Safety Study of a Dengue Virus DNA Vaccine
The purpose of this study is to exame the safety of a DNA vaccine against dengue-1.
Biological: D1ME (dengue-1 premembrane/envelope DNA vaccine)
|Study Design:||Allocation: Non-Randomized
Endpoint Classification: Safety Study
Intervention Model: Single Group Assignment
Masking: Open Label
Primary Purpose: Prevention
|Official Title:||Phase I Clinical Trial of a Dengue-1 DNA Vaccine|
- Safety and reactogenicity as evaluated by clinical visits and safety labs.
- Measurement of anti-dengue antibody and T cell responses.
|Study Start Date:||January 2006|
|Study Completion Date:||April 2009|
|Primary Completion Date:||December 2006 (Final data collection date for primary outcome measure)|
Dengue is a desease that affects 100 million people throughout the world mainly in tropical countries in the South Pacific, Asia, the Caribbean, and Africa. The disease often presents with high fever, severe headache, and joint/muscle pain that usually goes away on its own, but it can also present as a sometimes deadly hemorrhagic (bleeding) disease. Humans catch this disease by being bitten by mosquitoes that have been infected with dengue virus. Scientists at the Naval Medical Research Center have been working on vaccines to prevent dengue disease. This vaccine, referred to as D1ME, is an experimental DNA vaccine that contains genes from the dengue-1 virus. The purpose of this study is to test the safety of a new experimental vaccine against dengue and to see if the vaccine can stimulate the immune system.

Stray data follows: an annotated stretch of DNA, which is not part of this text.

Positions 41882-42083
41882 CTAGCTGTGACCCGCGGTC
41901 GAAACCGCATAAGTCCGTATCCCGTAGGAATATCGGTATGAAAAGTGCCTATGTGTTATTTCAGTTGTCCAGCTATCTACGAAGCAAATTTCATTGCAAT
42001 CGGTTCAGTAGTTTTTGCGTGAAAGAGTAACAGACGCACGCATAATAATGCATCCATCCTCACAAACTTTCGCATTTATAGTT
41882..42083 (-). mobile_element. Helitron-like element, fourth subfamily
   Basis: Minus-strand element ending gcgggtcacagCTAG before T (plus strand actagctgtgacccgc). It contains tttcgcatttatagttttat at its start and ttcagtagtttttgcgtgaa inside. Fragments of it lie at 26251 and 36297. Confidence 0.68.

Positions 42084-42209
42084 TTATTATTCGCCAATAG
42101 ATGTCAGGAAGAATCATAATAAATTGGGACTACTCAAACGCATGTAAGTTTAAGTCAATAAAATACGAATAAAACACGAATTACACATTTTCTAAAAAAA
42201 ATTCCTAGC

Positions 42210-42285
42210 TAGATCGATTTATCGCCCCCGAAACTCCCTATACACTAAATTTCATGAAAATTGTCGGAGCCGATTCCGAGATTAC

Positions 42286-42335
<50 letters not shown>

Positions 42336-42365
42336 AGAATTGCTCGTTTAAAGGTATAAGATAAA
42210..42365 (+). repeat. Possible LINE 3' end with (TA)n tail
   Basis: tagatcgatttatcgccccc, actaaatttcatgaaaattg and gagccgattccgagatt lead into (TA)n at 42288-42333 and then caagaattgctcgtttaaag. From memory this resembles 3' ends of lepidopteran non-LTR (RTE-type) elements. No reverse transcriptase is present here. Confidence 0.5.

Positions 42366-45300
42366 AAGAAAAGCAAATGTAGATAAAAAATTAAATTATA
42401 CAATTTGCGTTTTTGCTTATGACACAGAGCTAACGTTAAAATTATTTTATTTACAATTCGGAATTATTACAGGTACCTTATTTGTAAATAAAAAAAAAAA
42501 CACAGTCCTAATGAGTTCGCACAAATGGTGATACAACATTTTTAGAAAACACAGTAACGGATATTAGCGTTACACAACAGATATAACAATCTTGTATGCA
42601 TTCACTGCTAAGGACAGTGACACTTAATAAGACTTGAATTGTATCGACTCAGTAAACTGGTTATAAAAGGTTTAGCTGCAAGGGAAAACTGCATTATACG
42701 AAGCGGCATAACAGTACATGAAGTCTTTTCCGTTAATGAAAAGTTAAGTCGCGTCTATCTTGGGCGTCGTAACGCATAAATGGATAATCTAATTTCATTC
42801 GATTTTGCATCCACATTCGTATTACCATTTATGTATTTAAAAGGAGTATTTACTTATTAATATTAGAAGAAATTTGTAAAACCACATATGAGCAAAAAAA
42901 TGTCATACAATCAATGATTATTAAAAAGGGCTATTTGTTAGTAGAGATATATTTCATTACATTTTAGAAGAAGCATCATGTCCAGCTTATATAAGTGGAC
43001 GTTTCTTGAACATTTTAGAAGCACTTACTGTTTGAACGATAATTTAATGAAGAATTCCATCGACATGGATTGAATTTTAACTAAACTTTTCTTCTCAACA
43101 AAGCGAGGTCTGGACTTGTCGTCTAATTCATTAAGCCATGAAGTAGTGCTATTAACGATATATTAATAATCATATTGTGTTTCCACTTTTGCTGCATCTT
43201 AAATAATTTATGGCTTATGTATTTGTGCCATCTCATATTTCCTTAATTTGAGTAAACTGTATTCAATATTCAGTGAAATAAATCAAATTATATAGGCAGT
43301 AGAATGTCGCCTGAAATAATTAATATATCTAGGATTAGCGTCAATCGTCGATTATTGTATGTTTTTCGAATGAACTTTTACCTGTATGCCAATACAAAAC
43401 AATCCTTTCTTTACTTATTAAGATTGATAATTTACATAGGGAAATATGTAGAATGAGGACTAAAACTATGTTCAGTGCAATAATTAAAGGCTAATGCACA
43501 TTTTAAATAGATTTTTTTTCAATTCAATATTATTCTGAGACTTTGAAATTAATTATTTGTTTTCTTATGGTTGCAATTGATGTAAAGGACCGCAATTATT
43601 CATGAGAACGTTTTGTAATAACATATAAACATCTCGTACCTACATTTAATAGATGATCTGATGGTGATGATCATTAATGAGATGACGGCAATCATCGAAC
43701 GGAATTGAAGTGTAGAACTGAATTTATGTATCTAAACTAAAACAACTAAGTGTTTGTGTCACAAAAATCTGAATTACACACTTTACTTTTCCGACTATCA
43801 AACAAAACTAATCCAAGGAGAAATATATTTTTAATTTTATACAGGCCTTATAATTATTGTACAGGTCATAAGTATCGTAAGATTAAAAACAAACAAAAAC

|United States, Maryland|
|Walter Reed Army Institute of Research, Bldg 503|
|Silver Spring, Maryland, United States, 20910|
|Principal Investigator:||Charmagne Beckett, MD||Naval Medical Research Center|